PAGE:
Here are tips for keeping the rooms in your home healthy, from the doors you enter, to the furniture you relax on, to the air you breathe.
Don't track in trouble
The soles of your shoes could have allergens, traces of pesticides, lead and other toxic substances. A simple solution: Wipe your shoes on washable mats and leave them at the doorway. It will make for a healthier home, and cleaner floors, rugs and carpets, too.
Make sure your drinking water is as safe as it can be. Does your drinking water come from your
own well? If so, make a point to have it tested once a year to make sure it doesn't have harmful pollutants.
Live in an older home? You may want to test for lead if you have lead service lines to your home.
Water filters can filter out lead and other harmful substances, such as bacteria, from your water. Look for filters certified by the National Sanitation Foundation, which certifies filters that are proven to improve the quality of water (www.nsf.org).
Make sure appliances are working properly Carbon monoxide is released whenever fuel like natural gas, propane, gasoline, oil or wood is burned. If you have appliances that burn these fuels and are not working properly or are not properly ventilated, you could be exposing yourself to harmful carbon monoxide. Protect yourself: Buy a CO detector. Service heating systems and fuel-burning appliances annually. And, make sure you have proper ventilation for fireplaces and appliances.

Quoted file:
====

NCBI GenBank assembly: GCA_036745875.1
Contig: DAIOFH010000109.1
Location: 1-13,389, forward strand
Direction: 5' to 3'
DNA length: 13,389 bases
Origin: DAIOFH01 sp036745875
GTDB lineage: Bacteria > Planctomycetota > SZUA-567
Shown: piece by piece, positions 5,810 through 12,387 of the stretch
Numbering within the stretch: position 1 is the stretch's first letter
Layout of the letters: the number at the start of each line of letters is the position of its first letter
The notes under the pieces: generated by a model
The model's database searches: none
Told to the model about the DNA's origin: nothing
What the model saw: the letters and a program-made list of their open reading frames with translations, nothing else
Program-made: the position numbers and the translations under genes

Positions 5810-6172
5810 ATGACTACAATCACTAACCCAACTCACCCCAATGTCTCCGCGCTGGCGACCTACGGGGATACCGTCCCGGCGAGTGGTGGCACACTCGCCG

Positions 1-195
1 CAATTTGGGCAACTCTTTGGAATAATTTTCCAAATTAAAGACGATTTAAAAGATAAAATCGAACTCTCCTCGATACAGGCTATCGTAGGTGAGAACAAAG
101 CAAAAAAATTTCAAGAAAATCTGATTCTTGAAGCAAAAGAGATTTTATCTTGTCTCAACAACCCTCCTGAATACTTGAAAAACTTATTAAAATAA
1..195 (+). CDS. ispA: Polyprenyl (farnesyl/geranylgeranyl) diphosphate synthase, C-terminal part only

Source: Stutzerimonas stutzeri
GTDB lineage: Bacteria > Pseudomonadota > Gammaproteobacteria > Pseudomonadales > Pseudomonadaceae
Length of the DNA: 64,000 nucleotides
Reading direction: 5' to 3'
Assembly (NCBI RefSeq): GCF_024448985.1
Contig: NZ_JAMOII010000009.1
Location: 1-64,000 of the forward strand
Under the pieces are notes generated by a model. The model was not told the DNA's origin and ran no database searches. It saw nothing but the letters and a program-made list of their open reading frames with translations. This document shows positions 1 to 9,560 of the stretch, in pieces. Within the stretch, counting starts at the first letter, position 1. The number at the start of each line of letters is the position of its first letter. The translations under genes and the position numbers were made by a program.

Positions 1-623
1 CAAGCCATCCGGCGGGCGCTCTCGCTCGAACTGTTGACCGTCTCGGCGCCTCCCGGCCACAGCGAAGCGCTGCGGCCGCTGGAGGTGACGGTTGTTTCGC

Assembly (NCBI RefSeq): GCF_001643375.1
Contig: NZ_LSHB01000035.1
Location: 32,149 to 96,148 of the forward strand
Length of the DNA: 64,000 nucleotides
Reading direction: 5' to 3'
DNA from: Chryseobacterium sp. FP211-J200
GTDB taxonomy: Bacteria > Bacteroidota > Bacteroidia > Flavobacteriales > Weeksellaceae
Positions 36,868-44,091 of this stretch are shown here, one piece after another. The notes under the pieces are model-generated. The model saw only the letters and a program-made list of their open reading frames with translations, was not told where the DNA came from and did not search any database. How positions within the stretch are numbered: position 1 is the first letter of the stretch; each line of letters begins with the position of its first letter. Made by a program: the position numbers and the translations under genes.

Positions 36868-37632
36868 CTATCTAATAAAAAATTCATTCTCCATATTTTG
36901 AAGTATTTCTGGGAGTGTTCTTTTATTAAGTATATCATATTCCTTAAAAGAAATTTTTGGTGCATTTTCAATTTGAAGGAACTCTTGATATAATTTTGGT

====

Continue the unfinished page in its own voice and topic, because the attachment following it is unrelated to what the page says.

Painting: Make healthier paint choices: Low- or no-VOC paints, such as paints with Green Seal
certification and natural paints, made from ingredients like plant oils and dyes, natural minerals and milk protein.
Curtain call: Add blinds, window shades or washable curtains to help cut heating and cooling costs. Be sure to clean them often to cut down on allergens.
Indoor plants: Greener air Try easy-to care-for plants to help reduce indoor air pollution: Lady Palm, rubber plants, English Ivy, cacti and succulents - the latter because they require less water and thus rarely get mold or mildew.
Shine a new light: Compact fluorescent light bulbs use 67% less energy than traditional bulbs and can last as much as 10 times longer.
"Green" carpets and furnishings: If you are buying new carpet, consider one with a Green Label or Green Label Plus rating from the Carpet and Rug Institute to reduce your exposure to harmful gases.
When you buy carpet ask that it be unrolled and aired out at least a day in advance of being installed in your home. Also, allow furniture and carpet to air out once they arrive in your home-by opening windows and doors.
Test your smoke alarms: Check the alarms at least twice a year to ensure they work properly. Finally, make sure everyone in your household knows what to do in case of a fire.
Let the air in: Open windows to ventilate when doing home projects such as sanding or painting so potentially harmful dust and chemicals can escape.
Test your home for radon It's odorless, tasteless-and it's the second leading cause of lung cancer in the US. Radon is a naturally occurring gas that can enter your home from the ground, often through the basement or cracks in the foundation. Fortunately, low-cost radon testing kits are readily available. Look to the National Radon Safety Board for next steps if a test detects high levels of radon.
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